The first words Jesus uttered in the High Priestly Prayer is the hour has come. The plan of salvation that the Triune God laid out in eternity past unfolds in history. The hour is not an arbitrary point in history. It does not occur as happenstance or in some peradventure manner. It is a specific point in time, predestined by the Godhead to come to past in the exact moment and manner in which it did. Jesus prays this prayer right before going into the Garden of Gethsemane where he will be arrested, turned over to the authorities, both of the Sanhedrin and the Romans, and eventually tried unjustly and crucified. Christ said several things while dying on the cross. In one statement he cried out loud, My God, my God, why have you forsaken me? This very moment too was decreed in eternity past, when the sins of the world were to fall on Jesus Christ. Nighttime had indeed fallen.
The Plan of Salvation: The Blessings of God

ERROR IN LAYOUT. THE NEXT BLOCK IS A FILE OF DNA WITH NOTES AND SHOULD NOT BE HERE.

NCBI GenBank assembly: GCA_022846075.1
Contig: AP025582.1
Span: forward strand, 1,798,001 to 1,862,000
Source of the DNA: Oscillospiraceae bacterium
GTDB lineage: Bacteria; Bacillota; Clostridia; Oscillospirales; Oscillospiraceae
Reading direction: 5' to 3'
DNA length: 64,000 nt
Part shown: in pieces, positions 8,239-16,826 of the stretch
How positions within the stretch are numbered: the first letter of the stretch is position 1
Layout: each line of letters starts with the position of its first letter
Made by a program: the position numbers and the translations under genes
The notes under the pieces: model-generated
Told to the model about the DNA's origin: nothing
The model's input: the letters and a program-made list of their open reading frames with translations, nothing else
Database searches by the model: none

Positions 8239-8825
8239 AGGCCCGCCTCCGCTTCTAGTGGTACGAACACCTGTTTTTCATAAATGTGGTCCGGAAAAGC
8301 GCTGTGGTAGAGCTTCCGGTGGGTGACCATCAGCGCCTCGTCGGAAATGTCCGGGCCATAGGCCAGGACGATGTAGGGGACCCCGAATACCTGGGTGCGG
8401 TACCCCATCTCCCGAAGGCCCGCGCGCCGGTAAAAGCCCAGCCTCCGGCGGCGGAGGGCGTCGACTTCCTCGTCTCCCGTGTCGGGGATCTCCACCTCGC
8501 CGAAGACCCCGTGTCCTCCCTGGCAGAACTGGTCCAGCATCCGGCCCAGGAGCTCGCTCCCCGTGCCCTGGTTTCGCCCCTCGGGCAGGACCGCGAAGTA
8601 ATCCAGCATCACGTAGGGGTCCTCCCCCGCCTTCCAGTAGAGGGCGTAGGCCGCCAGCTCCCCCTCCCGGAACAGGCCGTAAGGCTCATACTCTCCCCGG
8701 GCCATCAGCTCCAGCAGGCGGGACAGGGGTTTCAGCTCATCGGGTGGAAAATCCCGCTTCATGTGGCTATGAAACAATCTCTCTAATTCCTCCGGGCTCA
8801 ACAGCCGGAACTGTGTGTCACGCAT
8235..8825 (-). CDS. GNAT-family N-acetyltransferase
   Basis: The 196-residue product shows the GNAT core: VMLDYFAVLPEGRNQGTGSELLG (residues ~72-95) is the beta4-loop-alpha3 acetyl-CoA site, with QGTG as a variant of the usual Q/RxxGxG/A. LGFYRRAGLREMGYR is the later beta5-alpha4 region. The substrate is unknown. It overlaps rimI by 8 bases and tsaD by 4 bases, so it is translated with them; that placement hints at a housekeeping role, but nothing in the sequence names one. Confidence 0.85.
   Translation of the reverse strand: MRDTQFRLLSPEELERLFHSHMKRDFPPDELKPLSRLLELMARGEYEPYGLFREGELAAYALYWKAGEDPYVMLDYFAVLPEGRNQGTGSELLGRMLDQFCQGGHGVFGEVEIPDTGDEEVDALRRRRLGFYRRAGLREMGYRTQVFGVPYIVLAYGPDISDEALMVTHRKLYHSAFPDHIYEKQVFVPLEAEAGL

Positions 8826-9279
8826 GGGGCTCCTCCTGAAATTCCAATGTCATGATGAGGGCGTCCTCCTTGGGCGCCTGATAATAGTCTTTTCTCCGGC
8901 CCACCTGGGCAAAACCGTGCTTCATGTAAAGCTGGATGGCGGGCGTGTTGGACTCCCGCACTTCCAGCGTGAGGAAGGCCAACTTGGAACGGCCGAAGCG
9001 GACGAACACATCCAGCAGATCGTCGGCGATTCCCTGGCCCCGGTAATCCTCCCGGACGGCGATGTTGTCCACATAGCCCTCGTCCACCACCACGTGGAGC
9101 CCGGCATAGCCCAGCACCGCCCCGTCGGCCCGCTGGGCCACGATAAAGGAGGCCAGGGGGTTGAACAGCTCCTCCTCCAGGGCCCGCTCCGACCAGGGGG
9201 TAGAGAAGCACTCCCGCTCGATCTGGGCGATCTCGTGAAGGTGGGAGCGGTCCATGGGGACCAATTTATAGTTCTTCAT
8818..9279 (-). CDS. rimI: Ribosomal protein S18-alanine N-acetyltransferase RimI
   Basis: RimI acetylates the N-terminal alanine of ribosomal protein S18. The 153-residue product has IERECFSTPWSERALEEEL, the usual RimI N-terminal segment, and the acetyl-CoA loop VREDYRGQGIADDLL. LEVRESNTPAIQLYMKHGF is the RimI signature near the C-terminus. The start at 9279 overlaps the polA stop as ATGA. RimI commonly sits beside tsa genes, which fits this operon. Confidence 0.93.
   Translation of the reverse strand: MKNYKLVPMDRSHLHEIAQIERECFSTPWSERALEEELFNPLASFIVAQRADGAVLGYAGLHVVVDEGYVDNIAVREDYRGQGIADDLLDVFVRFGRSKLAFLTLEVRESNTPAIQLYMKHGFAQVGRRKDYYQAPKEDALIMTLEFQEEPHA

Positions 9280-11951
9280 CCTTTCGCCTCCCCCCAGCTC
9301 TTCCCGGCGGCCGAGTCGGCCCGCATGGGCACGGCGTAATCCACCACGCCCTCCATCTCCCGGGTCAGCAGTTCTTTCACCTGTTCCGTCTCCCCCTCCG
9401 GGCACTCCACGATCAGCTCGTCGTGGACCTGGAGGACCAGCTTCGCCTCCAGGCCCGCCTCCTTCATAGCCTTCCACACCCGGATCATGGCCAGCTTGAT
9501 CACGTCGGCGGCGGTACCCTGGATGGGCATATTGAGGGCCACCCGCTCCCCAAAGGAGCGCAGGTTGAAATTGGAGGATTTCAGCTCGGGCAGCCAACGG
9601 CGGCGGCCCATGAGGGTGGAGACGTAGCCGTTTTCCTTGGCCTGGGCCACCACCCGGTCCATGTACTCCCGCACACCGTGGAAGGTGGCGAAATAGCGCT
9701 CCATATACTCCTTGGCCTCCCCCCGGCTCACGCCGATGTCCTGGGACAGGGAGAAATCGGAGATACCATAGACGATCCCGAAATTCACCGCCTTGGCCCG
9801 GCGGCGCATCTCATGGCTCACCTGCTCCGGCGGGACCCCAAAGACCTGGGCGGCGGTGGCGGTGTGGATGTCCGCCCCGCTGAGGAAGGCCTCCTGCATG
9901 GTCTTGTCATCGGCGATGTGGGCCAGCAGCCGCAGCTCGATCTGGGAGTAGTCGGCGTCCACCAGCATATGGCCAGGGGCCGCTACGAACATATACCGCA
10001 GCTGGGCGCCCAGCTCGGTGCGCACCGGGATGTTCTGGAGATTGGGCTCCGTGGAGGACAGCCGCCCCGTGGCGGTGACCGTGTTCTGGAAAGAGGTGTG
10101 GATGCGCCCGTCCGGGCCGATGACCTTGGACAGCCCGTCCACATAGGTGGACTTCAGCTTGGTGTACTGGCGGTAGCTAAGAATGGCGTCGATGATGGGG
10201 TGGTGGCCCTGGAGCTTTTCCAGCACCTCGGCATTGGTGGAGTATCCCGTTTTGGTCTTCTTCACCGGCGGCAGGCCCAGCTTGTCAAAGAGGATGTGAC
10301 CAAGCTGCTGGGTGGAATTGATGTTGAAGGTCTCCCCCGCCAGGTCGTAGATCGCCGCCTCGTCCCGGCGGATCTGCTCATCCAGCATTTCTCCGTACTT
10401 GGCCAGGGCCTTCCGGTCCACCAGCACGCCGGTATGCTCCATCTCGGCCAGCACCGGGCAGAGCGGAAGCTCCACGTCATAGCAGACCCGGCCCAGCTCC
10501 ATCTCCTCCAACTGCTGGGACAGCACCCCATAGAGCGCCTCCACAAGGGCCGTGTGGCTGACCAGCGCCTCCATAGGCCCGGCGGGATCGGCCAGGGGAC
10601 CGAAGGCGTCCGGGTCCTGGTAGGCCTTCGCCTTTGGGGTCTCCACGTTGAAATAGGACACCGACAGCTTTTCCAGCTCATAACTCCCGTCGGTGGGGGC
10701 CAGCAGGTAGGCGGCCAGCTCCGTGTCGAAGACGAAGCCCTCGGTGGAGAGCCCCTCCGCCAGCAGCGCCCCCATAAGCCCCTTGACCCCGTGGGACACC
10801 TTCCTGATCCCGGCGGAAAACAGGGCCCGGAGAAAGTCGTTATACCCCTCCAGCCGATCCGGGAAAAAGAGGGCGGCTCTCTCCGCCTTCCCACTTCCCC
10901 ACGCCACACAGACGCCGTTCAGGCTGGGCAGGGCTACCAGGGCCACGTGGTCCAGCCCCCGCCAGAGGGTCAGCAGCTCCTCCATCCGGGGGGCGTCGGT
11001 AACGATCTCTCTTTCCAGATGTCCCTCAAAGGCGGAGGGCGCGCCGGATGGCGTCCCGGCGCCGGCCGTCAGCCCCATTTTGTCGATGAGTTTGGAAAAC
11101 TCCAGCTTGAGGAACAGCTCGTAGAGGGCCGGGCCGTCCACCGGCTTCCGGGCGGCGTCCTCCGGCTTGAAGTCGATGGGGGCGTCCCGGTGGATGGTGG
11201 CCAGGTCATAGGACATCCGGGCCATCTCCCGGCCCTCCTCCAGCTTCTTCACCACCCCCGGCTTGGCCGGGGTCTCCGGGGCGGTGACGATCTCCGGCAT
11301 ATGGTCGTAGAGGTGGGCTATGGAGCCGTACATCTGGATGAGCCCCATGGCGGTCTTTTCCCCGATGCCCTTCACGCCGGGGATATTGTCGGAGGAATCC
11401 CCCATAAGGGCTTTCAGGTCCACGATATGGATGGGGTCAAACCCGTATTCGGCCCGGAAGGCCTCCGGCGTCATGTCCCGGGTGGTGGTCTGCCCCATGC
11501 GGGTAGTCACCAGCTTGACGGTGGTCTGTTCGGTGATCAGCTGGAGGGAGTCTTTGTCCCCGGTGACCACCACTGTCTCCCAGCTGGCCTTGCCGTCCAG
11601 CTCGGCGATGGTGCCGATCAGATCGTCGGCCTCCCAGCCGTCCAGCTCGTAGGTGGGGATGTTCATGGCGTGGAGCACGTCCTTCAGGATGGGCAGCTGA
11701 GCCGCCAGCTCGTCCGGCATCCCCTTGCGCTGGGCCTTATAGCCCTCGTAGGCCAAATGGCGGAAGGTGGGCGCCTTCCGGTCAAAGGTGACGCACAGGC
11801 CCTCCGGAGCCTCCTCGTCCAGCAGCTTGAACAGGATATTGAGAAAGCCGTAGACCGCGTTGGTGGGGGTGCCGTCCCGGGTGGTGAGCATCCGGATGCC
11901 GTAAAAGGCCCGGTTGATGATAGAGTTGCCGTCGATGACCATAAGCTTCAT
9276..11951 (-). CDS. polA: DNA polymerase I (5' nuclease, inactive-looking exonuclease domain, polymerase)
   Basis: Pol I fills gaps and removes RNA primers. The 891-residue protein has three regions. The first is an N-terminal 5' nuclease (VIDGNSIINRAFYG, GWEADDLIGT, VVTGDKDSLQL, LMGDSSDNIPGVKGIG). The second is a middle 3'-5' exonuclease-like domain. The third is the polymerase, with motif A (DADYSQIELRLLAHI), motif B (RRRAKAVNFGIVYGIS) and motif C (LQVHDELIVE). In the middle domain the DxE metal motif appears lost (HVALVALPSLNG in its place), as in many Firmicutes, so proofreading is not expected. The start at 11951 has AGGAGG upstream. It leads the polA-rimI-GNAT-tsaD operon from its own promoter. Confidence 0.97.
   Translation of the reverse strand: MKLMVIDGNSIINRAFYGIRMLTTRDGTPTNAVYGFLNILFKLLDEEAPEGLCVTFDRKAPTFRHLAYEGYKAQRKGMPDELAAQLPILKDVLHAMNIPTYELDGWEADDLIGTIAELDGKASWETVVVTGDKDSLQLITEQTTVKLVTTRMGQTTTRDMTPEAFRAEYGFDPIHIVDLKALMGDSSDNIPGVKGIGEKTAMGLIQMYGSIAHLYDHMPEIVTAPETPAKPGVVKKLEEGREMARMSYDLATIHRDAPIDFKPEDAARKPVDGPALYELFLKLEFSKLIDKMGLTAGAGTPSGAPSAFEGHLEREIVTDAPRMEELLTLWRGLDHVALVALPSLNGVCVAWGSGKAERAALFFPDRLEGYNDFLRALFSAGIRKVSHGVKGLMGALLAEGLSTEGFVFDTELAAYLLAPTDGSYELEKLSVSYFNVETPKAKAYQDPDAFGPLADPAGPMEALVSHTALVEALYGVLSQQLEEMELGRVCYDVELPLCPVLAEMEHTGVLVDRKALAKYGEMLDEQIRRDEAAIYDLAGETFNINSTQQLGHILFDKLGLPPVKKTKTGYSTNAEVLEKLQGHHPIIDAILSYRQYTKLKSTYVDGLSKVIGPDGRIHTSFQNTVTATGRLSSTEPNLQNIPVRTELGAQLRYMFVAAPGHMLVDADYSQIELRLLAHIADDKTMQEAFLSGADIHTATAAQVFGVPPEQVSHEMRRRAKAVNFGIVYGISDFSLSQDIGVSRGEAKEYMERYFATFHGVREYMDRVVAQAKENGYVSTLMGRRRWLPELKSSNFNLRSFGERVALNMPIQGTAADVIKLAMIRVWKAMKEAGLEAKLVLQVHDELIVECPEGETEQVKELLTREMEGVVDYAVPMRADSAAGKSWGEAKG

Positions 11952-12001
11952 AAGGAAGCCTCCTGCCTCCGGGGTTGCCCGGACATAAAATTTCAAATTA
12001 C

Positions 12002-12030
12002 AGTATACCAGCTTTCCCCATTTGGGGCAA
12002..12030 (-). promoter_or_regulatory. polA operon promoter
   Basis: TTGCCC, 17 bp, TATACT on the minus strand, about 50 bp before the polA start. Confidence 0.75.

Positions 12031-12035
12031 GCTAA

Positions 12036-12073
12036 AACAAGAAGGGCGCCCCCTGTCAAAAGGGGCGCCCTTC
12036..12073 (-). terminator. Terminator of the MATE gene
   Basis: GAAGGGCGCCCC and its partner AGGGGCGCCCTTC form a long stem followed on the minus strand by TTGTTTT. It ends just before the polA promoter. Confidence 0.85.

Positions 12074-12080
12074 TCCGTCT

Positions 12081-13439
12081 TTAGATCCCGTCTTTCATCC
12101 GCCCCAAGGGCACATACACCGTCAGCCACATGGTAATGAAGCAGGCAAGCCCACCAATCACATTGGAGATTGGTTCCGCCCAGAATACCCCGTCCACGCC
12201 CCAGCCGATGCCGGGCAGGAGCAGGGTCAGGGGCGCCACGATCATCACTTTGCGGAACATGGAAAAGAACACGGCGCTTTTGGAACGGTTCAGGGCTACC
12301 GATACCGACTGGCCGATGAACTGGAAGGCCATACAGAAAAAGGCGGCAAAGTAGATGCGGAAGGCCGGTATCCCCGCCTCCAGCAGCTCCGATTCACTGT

For the believer in Christ, God’s plan of salvation bestows all the blessings and power that one could hope for, but not come close to imagining. In Christ, we are blessed with every spiritual blessing in the heavenly places (Ephesians 1:3). God has lavished us with all the riches of Christ (Ephesians 1:7). For our sake he made him to be sin who knew no sin that in him we might become the righteousness of God (2 Corinthians 5:21). Through Christ, we have redemption, the forgiveness of our sins (Colossians 1:14). In his prayer to the Father, Christ states that of all the ones the Father gave him for purposes of their salvation, he lost not one of them. This truth applies to believers today as it did to the disciples at this time. The Apostle Paul claims for I am sure that neither death nor live, nor angels nor rulers, nor things present nor things to come, nor powers, nor height nor depth, nor anything else in all creation will be able to separate us from the love of God in Christ Jesus our Lord. (Romans 8:38-39).